- The Washington Times - Saturday, February 9, 2002

SALT LAKE CITY While most Winter Olympians eat like horses, Alan Alborn nibbles like a jockey.
On a crash diet.
To start the day, it's low-fat cereal. For lunch, it's a palm-size piece of chicken.
And for dinner?
"You're back to breakfast cereal," said Alborn, who as a member of the United States Olympic ski jumping team will begin competition tomorrow. "Or maybe rice."
In the high-flying world of ski jumping, Alborn's dietary habits are hardly unique. Once the province of squat-legged power jumpers, ski jumping has become a sport of featherweights, an event in which you are at least on the medal podium what you eat.
"[Weight] is the one thing we're constantly battling with," U.S. jumper Clint Jones said. "The focus in ski jumping is to be as light as possible but at the same time maintain your strength."
He who weighs least, flies farthest. That's been the rule of thumb albeit a bony, emaciated thumb in ski jumping for much of the past decade, thanks largely to the widespread acceptance of a "V"-shaped jumping style that favors slender physiques.
The result? A generation of jumpers who count calories, watch the scale and look a whole lot like Ally McBeal:
Alborn, America's best medal hope at age 21, is 5-foot-11 but weighs 130 pounds.
Jones, 17, is 5-foot-9 and weighs 125 pounds.
Germany's Sven Hannawald, a gold medal favorite and the winner of four of the last five World Cup events, is listed at 6-foot-1/2-inch, 140 pounds. Reportedly, he has been called a "borderline anorexic."
At 6-foot-2 and 160 pounds, Brendan Doran is the giant of Team USA. Relatively speaking.
"It all comes down to how much you weigh and how strong you are," Alborn said. "If you don't have the body type, you can't compete."
It wasn't always this way. Before the introduction of the "V" technique, in which the jumper brings the rear tips of his skis together, ski jumping was dominated by athletes who generated distance through leg power.
In 1976, Hans-Georg Aschenbach of East Germany took home Olympic gold with a long jump of 84.5 meters. He later confessed to taking anabolic steroids for eight years.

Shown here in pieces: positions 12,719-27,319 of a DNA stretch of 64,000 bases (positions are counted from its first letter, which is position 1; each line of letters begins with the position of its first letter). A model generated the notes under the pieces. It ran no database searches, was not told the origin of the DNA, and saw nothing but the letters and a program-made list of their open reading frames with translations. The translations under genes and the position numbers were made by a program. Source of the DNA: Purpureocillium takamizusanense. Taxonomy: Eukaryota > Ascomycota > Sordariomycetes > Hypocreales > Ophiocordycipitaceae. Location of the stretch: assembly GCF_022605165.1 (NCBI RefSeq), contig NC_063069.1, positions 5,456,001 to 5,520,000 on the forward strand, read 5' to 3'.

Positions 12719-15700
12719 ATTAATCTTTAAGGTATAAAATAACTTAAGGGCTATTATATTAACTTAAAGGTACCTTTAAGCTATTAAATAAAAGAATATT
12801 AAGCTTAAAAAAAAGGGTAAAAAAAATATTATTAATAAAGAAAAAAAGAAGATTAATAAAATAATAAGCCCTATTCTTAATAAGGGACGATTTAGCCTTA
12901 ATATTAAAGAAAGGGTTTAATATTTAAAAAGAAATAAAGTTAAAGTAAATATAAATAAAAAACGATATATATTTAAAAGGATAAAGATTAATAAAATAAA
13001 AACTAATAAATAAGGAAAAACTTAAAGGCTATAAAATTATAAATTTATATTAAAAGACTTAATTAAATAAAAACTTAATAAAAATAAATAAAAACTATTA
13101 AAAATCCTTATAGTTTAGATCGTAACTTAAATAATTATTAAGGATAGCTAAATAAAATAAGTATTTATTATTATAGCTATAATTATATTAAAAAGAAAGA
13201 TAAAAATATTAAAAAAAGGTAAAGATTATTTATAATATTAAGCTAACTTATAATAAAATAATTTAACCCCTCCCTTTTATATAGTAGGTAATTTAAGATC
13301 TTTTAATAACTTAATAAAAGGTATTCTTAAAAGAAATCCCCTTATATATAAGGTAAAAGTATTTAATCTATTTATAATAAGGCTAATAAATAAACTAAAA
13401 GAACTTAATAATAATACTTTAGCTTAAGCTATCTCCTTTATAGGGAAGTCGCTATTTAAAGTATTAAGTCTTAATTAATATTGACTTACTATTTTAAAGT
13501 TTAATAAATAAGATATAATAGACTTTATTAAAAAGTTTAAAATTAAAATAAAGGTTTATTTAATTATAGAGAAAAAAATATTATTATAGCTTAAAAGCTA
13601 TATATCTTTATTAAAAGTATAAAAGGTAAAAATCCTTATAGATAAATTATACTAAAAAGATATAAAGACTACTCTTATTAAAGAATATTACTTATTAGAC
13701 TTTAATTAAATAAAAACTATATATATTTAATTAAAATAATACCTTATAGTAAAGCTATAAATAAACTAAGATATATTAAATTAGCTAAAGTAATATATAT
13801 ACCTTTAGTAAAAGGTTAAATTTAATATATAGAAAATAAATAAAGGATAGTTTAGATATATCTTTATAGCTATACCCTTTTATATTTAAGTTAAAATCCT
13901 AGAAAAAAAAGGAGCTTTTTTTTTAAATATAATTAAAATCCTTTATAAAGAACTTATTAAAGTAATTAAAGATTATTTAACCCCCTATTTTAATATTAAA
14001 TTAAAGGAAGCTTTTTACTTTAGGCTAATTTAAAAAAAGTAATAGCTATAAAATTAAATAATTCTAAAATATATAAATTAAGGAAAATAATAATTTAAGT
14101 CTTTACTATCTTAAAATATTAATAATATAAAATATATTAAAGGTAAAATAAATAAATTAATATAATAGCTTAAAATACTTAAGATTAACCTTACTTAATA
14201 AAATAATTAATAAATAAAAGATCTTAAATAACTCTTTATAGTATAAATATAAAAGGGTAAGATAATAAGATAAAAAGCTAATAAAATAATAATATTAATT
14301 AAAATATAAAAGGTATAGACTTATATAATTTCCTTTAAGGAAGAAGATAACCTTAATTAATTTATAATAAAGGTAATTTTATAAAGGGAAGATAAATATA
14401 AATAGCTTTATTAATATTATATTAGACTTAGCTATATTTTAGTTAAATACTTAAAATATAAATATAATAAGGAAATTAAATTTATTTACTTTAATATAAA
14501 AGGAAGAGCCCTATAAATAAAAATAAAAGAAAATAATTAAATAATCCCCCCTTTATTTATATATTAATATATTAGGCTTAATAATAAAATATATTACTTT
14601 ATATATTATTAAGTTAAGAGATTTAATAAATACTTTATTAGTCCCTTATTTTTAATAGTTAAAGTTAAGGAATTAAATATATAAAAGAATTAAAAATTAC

"Guys were just counting on jumping as hard as possible, and then falling," Alborn said.
That all changed following the 1992 Albertville Games, where Finland's Toni Nieminen parlayed the "V" style into double gold and national folk hero status. Jumpers adopted the winning technique en masse, replacing the previous method of "falling" through the air with something close to a glide. In doing so, they discovered that lighter weights meant longer jumps as much as a meter for every kilogram lost.
"Now everybody's trying to emphasize being like a bird, doing as little as they can on the takeoff and then just flying," Alborn said.
To stay slim, the jumpers of Team USA follow a diet of 1,000 to 1,500 calories per day. Overseen by a team nutritionist, it's a strict regimen in which dramatic fallout can result from a single ill-conceived snack.
Like, for instance, Doritos.
"The more [sodium] you intake, the more water it takes for your body to digest it," Alborn said. "So you'll go have some chips and salsa, and then the next day you'll be two pounds heavier. It's pretty frustrating. If you don't think about your eating for a couple of days because it's an off time, it can screw up the whole next week of training, when you're a little bit heavier than you want to be."
The payoff for digestive discipline? Last season Alborn set the U.S. distance record by jumping 210 meters. Doran estimates that none of his teammates has more than 4 percent body fat.
"We won't [be at McDonalds]," Doran said of the ubiquitous official Olympic sponsor. "We try not to eat bad foods and steer clear of fat altogether It's a lifestyle, and it's hard."
Perhaps too hard. Within the ski jumping community, anorexia has become a major concern, and a 1998 study by the University of Sport in Oslo found that 16 percent of Norwegian jumpers had symptoms of an eating disorder.
Norway's Oevind Berg, the 1993 world champion, quit the sport in 1996. He reportedly told a Norwegian newspaper that he was tired of the crash diets required to remain 17 pounds under his normal weight of 176.
"With low body weight being a competitive advantage, there's a danger that [jumpers] might slip into eating disorders," said Wolfram Mueller, an Austrian scientist who is an expert on the aerodynamics of ski jumping.
To reduce risk, the International Ski Federation reportedly has considered minimum height-to-weight requirements for jumping. However, the idea was shelved last year following protests from the German and Austrian ski federations.
Low body weight among ski jumpers is also the subject of two separate International Olympic Committee studies under way at the Salt Lake Games: one to develop a winter sports nutritional manual, the other to bring "normal" size athletes back into ski jumping.
"We have to find a way to give athletes with a higher body weight an aerodynamic advantage," said Mueller, who is heading up the second study. "There are several possibilities. For instance, we could give them longer skis."
In the meantime, skinny remains chic at least so long as the jumpers can put up with it. According to Alborn, there's a reason the average age on Team USA is just 22.
"The older you get, the more challenging it gets because of your body," he said. "And more than 35, it's going to be harder to compete with somebody like me."
Alborn recalls 1998 Olympic teammate Casey Colby, who abruptly quit the sport just as he was reaching his prime.
"He got so tired of trying to be light and skinny all the time," Alborn said. "So he gained like 40 pounds. And that was it."


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